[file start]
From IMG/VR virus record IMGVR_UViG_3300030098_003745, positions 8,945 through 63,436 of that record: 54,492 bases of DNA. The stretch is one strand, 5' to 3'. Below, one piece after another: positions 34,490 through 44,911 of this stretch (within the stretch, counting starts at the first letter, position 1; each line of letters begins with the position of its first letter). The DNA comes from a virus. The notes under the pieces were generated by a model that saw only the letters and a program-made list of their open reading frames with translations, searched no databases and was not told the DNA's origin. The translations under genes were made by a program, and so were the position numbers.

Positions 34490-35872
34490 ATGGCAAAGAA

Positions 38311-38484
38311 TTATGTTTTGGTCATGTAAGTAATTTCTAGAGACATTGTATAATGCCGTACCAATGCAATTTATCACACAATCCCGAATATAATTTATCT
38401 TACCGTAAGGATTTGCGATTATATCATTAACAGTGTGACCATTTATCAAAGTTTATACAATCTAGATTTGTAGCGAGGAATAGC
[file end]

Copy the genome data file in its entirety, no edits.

From IMG/VR virus record IMGVR_UViG_3300030098_003745, positions 8,945 through 63,436 of that record: 54,492 bases of DNA. The stretch is one strand, 5' to 3'. Below, one piece after another: positions 34,490 through 44,911 of this stretch (within the stretch, counting starts at the first letter, position 1; each line of letters begins with the position of its first letter). The DNA comes from a virus. The notes under the pieces were generated by a model that saw only the letters and a program-made list of their open reading frames with translations, searched no databases and was not told the DNA's origin. The translations under genes were made by a program, and so were the position numbers.

Positions 34490-35872
34490 ATGGCAAAGAA

Positions 38311-38484
38311 TTATGTTTTGGTCATGTAAGTAATTTCTAGAGACATTGTATAATGCCGTACCAATGCAATTTATCACACAATCCCGAATATAATTTATCT
38401 TACCGTAAGGATTTGCGATTATATCATTAACAGTGTGACCATTTATCAAAGTTTATACAATCTAGATTTGTAGCGAGGAATAGC